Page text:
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Mayo make too many bad decisions

Sport

TIME STANDS STILL Mayo’s Kevin McLoughlin watches his late free drift wide during Saturday’s Connacht SFC semi-final defeat to Roscommon. Pic: Sportsfile

Talking Tactics

Billy Joe Padden

HOW about we start with a few questions.
Was I surprised by Roscommon beating Mayo? Yes.
Was I surprised by Mayo’s performance? No, not really.
I saw a lot of things I liked: energy, some really good tackling, some good play around the middle third, where Matthew Ruane and Aidan O’Shea were again excellent.
Paddy Durcan and Lee Keegan were very good, especially in the second half; Chris Barrett did well; and some of the younger players couldn’t have done any more.
If you’d told me all of that before the game, plus that Mayo would hit 0-17, I couldn’t have envisaged a Roscommon win.
But the Rossies were exceptional. They did so many of the things that they knew they would have to do to win the game. They needed to take their chances, score goals, have a high conversion rate, capitalise on Mayo mistakes, and defend well and show discipline.
I thought they did all those things well.
I also liked the way they closed out the last ten minutes.
That was obviously something that was worked on by Anthony Cunningham in the build-up because they were desperate in terms of how they tried to keep Mayo out.
That saw them lose David Murray to a black card, but I can see why he pulled down Paddy Durcan in that play.
Because you have to be desperate sometimes to get you through those situations, and the fact that Mayo didn’t score in the last fifteen minutes tells its own story.
Remember they had an extra man for ten of those minutes!
The reality is that there were too many things in the game that were unacceptable in terms of Mayo from a decision-making point of view.
Mayo were very good around the middle of the field, and that meant that Roscommon had to go longer than they wanted to on their own kick-out.
That obviously suited Mayo down to the ground.
But why then was Rob Hennelly trying to get so many short kick-outs away? Who gave him that instruction?
Because that was at odds with what Mayo did during the National League, and at odds with what worked for Mayo during Saturday night’s game when they went long.
If that was on James Horan’s orders, it was the wrong call.
If it was Rob Hennelly’s call, then it’s arguably an even bigger issue for the management.
In my opinion, it was the wrong decision. Full stop.
The kick-out error for the second goal is what can happen when you try to go short, but I really don’t understand why Mayo were even trying them in the first place.
It’s counter-intuitive to the strength of this team, which is the long kick-out to Ruane and O’Shea.
Going short so much was taking energy out of our man-on-man defenders who ended up trying to carry the ball up the field. It makes absolutely no sense to me.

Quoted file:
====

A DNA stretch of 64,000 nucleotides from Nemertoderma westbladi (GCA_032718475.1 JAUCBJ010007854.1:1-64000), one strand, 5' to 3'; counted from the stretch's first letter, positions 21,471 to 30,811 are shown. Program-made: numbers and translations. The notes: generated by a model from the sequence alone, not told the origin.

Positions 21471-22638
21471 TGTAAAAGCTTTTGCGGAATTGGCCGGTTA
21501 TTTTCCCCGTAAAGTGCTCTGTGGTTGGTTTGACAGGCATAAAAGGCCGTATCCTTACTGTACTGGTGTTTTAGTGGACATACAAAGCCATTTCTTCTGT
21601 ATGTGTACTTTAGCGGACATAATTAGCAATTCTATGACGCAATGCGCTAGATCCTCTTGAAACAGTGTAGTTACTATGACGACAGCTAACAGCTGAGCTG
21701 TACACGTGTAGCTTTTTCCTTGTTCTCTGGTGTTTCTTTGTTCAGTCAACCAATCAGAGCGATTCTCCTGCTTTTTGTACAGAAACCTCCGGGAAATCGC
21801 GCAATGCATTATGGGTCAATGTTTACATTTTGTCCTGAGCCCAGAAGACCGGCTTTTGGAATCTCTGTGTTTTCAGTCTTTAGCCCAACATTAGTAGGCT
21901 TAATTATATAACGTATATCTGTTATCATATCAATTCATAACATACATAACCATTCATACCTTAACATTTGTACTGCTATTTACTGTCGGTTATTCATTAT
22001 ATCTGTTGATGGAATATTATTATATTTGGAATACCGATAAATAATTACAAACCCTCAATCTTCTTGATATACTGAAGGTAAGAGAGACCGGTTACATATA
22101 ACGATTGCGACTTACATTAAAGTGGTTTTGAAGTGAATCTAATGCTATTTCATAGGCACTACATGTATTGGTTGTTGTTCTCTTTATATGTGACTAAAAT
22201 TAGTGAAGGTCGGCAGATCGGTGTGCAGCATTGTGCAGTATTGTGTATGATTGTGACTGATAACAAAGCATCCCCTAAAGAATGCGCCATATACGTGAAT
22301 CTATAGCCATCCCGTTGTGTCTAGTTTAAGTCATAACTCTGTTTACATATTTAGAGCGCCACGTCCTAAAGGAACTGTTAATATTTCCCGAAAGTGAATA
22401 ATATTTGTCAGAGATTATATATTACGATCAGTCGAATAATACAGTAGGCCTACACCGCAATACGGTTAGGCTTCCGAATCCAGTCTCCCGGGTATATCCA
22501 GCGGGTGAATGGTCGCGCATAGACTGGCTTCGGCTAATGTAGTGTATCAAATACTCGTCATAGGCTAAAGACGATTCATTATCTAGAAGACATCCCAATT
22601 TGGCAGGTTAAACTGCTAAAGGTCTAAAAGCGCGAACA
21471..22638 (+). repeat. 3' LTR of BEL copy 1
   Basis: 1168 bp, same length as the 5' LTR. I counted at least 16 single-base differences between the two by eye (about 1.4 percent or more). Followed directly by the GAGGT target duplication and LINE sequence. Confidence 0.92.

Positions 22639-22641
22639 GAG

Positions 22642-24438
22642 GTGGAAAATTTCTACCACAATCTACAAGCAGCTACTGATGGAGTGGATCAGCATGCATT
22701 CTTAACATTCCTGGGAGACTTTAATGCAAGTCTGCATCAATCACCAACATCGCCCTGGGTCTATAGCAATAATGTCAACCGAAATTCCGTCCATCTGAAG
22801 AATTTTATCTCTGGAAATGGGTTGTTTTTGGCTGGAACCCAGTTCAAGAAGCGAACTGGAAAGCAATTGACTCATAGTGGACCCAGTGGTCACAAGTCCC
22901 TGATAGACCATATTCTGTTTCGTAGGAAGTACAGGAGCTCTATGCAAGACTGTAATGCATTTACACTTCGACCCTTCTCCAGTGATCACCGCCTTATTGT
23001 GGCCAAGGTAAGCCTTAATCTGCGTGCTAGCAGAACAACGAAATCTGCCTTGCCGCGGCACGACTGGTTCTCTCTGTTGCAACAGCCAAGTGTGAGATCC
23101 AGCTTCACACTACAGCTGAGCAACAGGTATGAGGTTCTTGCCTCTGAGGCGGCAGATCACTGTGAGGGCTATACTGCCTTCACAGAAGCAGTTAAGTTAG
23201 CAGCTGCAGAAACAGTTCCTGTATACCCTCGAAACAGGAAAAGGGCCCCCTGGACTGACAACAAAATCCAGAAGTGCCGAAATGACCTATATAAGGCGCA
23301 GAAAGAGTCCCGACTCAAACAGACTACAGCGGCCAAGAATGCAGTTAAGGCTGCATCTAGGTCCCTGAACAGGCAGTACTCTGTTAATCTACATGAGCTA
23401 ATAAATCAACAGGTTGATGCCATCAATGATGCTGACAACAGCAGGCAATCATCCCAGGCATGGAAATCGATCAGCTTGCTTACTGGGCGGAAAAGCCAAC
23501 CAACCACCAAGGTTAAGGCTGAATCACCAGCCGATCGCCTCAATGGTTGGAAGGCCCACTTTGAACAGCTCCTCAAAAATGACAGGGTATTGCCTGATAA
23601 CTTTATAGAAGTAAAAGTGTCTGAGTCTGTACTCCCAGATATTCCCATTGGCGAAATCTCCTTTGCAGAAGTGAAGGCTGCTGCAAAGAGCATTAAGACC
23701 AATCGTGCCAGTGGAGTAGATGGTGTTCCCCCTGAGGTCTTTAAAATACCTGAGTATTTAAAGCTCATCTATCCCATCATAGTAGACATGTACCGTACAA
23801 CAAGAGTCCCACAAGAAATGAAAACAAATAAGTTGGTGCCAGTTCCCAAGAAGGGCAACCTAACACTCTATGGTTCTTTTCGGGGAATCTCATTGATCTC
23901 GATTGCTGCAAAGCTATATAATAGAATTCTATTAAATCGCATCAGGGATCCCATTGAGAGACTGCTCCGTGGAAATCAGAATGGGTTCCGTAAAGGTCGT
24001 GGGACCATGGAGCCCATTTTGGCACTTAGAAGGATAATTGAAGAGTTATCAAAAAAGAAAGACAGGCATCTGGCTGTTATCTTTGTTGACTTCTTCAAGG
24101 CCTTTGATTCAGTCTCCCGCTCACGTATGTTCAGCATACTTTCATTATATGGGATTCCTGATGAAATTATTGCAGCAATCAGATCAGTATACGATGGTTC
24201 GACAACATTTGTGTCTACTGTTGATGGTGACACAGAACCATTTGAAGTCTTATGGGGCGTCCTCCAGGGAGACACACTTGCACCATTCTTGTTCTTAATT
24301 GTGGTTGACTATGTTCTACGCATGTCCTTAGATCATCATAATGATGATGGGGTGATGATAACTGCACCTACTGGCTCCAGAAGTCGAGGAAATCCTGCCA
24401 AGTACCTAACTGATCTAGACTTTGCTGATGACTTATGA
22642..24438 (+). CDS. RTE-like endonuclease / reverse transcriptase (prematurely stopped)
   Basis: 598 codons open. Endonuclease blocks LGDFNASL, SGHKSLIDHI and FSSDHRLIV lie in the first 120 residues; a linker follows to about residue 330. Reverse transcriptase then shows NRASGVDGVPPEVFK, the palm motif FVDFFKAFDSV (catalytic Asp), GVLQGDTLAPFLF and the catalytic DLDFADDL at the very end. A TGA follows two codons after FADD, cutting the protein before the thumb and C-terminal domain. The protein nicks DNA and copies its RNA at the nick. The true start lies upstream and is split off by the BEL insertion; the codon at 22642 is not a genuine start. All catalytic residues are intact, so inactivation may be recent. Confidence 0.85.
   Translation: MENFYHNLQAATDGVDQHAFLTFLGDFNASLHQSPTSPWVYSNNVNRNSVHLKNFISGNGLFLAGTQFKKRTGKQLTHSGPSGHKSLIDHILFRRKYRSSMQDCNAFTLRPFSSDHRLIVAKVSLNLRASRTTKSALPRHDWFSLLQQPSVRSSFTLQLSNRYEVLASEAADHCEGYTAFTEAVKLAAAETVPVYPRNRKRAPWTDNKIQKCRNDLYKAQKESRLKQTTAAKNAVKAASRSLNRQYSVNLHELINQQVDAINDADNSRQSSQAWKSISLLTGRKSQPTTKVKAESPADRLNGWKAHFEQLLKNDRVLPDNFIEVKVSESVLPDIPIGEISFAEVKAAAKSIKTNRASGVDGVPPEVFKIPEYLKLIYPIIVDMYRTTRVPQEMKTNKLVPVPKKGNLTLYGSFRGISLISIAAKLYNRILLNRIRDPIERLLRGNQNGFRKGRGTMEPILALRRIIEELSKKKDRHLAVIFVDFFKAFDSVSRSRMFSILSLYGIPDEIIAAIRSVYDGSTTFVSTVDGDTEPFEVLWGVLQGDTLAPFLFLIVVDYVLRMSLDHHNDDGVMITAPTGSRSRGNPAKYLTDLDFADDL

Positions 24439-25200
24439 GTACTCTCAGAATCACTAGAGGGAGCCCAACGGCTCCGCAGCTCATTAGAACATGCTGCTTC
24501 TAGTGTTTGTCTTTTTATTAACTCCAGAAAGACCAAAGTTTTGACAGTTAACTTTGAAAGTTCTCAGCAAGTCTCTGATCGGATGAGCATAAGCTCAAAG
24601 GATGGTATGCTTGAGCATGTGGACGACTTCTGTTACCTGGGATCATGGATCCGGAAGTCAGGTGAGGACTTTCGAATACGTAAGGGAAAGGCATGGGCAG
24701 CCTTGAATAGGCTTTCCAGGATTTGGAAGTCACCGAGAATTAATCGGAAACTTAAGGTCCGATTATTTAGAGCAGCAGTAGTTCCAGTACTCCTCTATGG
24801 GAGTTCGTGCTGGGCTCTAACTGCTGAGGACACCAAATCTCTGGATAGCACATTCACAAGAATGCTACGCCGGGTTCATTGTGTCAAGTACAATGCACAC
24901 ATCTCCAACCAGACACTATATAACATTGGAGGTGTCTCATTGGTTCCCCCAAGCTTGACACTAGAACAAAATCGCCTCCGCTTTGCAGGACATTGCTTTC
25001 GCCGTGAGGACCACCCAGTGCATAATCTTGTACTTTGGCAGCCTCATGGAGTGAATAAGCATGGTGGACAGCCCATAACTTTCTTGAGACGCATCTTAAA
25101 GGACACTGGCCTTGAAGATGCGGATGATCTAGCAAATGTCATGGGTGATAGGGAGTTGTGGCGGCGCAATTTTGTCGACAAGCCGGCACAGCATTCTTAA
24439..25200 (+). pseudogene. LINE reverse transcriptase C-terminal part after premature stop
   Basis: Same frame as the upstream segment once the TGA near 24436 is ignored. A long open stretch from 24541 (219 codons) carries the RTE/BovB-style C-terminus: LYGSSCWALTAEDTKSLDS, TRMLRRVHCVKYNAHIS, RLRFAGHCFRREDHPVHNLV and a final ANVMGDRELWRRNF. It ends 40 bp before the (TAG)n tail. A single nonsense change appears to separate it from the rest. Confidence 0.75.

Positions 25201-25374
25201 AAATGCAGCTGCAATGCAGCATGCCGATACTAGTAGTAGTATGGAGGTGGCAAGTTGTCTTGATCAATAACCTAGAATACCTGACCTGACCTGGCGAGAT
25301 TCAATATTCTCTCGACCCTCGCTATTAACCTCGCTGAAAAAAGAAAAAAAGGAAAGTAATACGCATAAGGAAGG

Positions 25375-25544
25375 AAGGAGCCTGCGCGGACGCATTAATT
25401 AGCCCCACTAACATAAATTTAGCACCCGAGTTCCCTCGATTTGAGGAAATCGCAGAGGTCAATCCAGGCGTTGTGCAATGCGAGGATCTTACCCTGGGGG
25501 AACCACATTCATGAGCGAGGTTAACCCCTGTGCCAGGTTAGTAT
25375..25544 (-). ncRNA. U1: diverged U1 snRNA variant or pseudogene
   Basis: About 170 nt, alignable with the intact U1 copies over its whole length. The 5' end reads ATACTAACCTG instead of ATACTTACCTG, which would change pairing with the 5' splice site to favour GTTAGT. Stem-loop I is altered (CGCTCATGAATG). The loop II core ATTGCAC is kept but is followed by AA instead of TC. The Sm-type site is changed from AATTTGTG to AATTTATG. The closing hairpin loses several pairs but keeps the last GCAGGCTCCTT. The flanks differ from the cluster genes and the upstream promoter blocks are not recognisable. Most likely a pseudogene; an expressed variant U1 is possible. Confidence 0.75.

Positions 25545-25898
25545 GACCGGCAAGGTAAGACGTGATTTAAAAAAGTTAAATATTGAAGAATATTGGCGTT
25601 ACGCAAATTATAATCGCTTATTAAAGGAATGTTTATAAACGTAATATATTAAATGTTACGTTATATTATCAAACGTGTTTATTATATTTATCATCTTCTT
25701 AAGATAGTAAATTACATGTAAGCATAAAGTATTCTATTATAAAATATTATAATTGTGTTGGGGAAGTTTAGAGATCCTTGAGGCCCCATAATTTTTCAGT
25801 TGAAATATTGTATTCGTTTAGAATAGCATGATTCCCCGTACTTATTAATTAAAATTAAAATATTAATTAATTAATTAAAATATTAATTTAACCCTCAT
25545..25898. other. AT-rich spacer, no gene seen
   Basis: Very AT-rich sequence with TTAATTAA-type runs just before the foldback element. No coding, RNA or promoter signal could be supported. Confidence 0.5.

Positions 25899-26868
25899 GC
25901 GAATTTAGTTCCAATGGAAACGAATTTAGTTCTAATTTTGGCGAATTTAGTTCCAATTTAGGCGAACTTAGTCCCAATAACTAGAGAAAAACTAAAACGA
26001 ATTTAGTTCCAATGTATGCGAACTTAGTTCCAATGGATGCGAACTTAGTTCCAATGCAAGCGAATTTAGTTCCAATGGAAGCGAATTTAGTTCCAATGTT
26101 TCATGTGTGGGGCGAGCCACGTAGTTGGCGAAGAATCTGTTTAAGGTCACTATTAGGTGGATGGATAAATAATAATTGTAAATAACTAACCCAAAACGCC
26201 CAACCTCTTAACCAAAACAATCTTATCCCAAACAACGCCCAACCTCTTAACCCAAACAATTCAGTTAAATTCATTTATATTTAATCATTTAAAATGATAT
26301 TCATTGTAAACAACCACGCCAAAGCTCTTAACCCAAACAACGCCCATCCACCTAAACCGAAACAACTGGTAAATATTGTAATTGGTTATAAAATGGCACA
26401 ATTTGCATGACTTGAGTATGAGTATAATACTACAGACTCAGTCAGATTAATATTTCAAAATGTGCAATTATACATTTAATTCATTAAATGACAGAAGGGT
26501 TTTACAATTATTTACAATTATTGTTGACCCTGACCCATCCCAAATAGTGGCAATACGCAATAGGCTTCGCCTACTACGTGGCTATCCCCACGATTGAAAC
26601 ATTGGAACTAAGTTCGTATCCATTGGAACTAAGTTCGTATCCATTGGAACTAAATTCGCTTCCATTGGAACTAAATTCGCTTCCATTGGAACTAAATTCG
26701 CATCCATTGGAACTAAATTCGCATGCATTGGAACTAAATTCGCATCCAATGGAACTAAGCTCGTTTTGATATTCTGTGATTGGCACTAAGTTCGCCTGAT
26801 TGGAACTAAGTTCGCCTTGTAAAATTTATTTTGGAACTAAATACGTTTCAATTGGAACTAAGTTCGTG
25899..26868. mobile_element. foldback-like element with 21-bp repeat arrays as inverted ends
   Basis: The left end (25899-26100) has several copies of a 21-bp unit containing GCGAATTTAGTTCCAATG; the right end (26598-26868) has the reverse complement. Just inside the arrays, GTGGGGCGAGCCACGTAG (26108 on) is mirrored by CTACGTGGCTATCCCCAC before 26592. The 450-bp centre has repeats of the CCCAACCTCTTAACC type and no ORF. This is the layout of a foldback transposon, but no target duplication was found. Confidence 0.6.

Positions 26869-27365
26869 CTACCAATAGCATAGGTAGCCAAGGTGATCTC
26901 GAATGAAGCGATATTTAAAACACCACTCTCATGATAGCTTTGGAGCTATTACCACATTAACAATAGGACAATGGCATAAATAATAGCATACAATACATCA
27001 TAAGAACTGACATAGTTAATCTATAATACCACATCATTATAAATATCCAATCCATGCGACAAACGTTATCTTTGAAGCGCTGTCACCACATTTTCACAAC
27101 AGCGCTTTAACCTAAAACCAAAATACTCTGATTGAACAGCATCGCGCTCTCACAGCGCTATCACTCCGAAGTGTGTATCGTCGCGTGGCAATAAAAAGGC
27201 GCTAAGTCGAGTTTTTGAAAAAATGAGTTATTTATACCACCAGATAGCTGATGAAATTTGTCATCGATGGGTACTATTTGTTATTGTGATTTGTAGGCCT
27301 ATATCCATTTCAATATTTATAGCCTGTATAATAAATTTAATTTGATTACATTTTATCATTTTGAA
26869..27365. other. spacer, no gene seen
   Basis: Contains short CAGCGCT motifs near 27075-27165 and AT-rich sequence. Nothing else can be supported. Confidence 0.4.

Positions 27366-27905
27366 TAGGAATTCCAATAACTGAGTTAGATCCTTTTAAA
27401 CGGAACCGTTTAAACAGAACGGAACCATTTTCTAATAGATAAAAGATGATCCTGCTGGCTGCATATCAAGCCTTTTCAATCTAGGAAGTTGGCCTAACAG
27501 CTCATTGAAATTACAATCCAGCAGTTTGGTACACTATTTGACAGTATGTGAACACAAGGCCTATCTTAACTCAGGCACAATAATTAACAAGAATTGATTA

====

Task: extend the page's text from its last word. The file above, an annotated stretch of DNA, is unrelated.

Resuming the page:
There were so many other examples too of Mayo players making wrong decisions on the ball all evening.  That suggests to me that there was a lack of focus and clear thinking.
Then there’s the free-taking issue: I have no idea why Cillian O’Connor still isn’t fit to tog out, some six months after he had his knee surgery.
So what was the free-taking plan of action on Saturday?
I know if I was taking off Evan Regan, Jason Doherty and Darren Coen, who kicks the frees for his club, then I’m sending on somebody who is going to be the free-taker or else I’m getting a message on to the player who is taking over that role.
Kevin McLoughlin does not want to be kicking frees for Mayo, so Diarmuid O’Connor’s decision to ask him to take that last free was the wrong one.
Conor Loftus has kicked some frees for Mayo and he looked like he wanted to take it. In that situation, within reason, you give the ball to the man that wants it.
For me, it’s the lack of clarity and bad decision-making, whether it came from the sideline or from the on-field generals, that cost Mayo the game on Saturday — even with how well Roscommon played and how many Mayo lads underperformed.  
That’s really really hard to take.

Coen’s display a reason to be cheerful

POSITIVES? Well for one, Darren Coen played really well.
He snatched at one chance in the first half that he should have laid off, but it’s hard to have too many complaints about his overall performance.
He was brilliant. Everything he did, he did it sharply.
I know he was probably running low on gas, but I would always feel playing against a defensive set-up that you leave the guy out there who can kick a point over that blanket.
If only for the scenario that he might be the guy who steps up and takes that last free.
Mayo were the better team in the physical stakes and in terms of turning over possession. But playing football very often comes to the best decision-makers and Roscommon were much better in that aspect.
Plus, the decisions that Anthony Cunningham made on the line were much more effective than James Horan’s.
There’s no doubt that Mayo missed guys like Seamie O’Shea, Fionn McDonagh and Cillian O’Connor at the weekend. But why was Colm Boyle not brought in for the last 25 minutes? He would have brought experience, energy, dynamism and lifted the whole thing.
Look at what Roscommon got off their bench — Enda Smith and Fintan Cregg kicked big scores and, overall, Cunningham got a huge bounce from his subs.
The bottom line? Mayo were outplayed and outcoached.
But if they convert just one or two of the five or six frees that were missed, they win the game.
We’ll talk about the immediate future and the return to the All-Ireland Qualifiers next week.
At this stage, it’s hard to know exactly what that future holds for this team.